A civil parish is an independent local democratic unit for villages, smaller towns, and suburbs of urban areas. Each parish has a Parish (or Town) Meeting consisting of all its local government electors and most (where the electorate exceeds 200) have a Parish or Town Council. Over 13 million people live in such parishes.
What is the Parish (or Town) Council?
The council is a small local authority. Its councillors are elected for four years at a time in the same way as for other councils. Bye-elections may be held to fill vacancies occurring between elections. The council is the corporation of its village or town. Each year the councillors choose a chairperson from amongst their number.
What Powers have Parish Councils to do things for their areas?
Parish councils have a number of formal powers. Many provide allotments, and look after playing fields, village greens and other types of leisure activities such as swimming pools. They have a hand in maintaining or guarding rights of way, bus shelters, public seats and smaller scale street lighting. Councils are often concerned with the provision of halls and meeting places.
How do they do it?
The parish council can do these things by actually providing them itself or by financially helping someone else, such as a volunteer or a charity, to do them.
What else do they do?
A variety of things. Some help social care schemes, or a local bus service. They make village surveys that inform planning authorities. Many provide car or cycle parks. Others provide public conveniences, litter bins and seats, and can prosecute noise-makers or litter bugs. Many appoint charitable trustees and school managers. Very often the cemetery or a closed burial ground, and perhaps the war memorial are managed by the Parish Council. Often, Parish Councils implement and co-ordinate crime prevention measures, as well as traffic calming initiatives. They have the power to improve the quality of community life by spending sums of money on things which, in their opinion, are in the interests of the parish or its inhabitants, and many kinds of activities are aided in this way.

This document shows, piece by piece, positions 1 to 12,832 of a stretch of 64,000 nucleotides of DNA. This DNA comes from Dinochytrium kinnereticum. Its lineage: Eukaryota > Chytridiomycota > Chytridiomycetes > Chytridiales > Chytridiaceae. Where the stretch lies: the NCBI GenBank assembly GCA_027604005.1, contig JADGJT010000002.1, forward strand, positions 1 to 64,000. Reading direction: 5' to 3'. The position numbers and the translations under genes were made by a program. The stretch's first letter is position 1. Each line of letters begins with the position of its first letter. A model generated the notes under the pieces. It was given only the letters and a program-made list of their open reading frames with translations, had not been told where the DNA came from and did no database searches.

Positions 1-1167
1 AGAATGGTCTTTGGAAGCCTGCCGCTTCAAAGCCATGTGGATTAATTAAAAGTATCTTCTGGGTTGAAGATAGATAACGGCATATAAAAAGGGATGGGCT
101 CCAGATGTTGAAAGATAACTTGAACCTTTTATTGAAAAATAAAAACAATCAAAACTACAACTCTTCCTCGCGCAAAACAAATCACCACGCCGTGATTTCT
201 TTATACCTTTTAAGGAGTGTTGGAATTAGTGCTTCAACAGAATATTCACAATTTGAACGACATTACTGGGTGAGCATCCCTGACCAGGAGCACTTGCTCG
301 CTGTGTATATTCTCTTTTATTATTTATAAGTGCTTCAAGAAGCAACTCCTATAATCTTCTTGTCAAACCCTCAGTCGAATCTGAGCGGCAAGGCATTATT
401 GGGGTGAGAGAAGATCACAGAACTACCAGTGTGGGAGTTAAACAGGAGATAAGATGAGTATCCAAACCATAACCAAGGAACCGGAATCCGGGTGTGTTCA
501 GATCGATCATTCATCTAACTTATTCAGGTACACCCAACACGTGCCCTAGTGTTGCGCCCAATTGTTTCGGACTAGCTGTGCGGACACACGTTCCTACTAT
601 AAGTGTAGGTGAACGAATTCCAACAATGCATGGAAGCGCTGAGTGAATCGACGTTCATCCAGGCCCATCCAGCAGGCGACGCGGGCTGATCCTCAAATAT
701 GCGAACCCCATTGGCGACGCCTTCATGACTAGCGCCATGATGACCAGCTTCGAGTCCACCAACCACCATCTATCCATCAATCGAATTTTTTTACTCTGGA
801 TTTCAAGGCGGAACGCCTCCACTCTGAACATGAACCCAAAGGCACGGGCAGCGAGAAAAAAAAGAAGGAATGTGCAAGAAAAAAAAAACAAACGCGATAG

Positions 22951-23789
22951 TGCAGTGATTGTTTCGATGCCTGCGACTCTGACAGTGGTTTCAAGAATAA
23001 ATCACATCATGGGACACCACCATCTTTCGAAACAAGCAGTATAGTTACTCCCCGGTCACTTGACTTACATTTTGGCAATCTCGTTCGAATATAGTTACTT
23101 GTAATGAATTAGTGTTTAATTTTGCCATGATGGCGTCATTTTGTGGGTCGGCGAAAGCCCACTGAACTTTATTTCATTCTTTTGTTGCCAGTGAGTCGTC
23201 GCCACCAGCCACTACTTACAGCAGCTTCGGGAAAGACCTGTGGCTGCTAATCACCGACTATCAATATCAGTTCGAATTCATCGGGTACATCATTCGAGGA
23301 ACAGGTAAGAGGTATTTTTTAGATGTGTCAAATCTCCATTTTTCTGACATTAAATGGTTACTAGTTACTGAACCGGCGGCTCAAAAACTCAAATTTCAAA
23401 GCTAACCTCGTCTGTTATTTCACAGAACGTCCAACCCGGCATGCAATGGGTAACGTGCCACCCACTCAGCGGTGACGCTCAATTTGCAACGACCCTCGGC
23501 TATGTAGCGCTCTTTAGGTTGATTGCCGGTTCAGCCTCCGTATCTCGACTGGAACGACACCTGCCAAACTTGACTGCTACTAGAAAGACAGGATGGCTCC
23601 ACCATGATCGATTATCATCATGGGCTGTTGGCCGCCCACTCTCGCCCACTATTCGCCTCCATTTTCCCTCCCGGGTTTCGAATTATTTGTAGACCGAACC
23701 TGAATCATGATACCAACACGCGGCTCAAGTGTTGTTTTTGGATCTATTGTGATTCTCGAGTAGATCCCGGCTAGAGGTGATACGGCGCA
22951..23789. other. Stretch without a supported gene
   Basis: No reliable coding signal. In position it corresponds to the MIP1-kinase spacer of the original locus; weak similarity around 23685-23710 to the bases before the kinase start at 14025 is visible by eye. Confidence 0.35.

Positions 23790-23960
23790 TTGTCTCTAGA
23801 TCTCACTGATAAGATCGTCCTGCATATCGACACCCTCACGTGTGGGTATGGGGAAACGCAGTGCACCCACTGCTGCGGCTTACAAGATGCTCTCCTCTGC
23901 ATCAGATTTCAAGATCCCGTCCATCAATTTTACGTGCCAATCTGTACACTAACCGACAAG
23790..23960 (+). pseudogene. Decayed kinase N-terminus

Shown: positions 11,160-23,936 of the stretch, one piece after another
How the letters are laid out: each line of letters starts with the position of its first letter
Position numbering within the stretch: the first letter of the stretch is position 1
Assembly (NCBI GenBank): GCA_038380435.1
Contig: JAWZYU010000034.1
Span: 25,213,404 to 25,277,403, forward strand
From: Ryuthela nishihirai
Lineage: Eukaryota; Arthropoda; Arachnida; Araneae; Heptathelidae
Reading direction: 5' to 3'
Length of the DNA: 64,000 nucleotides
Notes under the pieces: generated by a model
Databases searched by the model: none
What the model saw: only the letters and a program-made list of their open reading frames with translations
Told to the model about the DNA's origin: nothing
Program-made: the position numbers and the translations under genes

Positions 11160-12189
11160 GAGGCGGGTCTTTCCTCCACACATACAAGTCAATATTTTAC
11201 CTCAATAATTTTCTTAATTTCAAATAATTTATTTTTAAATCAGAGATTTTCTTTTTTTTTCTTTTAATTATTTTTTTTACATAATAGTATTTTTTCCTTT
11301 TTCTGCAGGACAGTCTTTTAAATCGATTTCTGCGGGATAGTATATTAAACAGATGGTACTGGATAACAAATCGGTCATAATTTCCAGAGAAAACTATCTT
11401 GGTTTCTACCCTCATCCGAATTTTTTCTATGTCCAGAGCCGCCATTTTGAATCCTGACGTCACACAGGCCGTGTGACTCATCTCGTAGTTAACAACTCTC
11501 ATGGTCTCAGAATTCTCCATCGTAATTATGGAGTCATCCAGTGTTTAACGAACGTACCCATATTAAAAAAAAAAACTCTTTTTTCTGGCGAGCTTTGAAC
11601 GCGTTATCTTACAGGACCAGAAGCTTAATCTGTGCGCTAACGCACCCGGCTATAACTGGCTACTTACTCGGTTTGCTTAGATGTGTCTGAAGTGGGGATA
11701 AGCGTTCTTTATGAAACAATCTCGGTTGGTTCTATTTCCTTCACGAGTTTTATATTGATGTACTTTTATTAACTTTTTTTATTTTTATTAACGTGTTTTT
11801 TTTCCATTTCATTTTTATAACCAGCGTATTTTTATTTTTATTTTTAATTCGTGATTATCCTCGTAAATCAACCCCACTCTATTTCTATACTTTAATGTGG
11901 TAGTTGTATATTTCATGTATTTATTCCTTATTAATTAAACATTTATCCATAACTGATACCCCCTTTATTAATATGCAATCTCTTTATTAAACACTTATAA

How much do they cost?
Parish Councils are the most unbureaucratic and the cheapest kind of local authority in existence. Their funds are a tiny part of the council tax and they get no general government grant - so they have every incentive to keep expenditures low and be economical.
What else is important?
Parish Councils have lately become more important because a unitary authority can seem more remote.
The parish councillors know the villages and can (and increasingly often do) represent their views to other authorities like the Unitary Council, Health Authorities, Police and Fire Authorities. They are entitled to be consulted on planning applications, which include work to listed buildings and in conservation areas, and are often consulted on such things as schools and roads. They put the parish’s case at public inquiries. Recent moves from Government to greater 'localism' are set to increase the role of Parish Councils even further.
Who controls the Parish Council?
You elect its members every four years - the last time was in May 2021 - and you are entitled to go to the annual parish meeting (in May) and to say what you think. You can also go to every meeting of the Parish Council and meet the Council members and listen to their business. The accounts are strictly audited every year.
How can one find out more?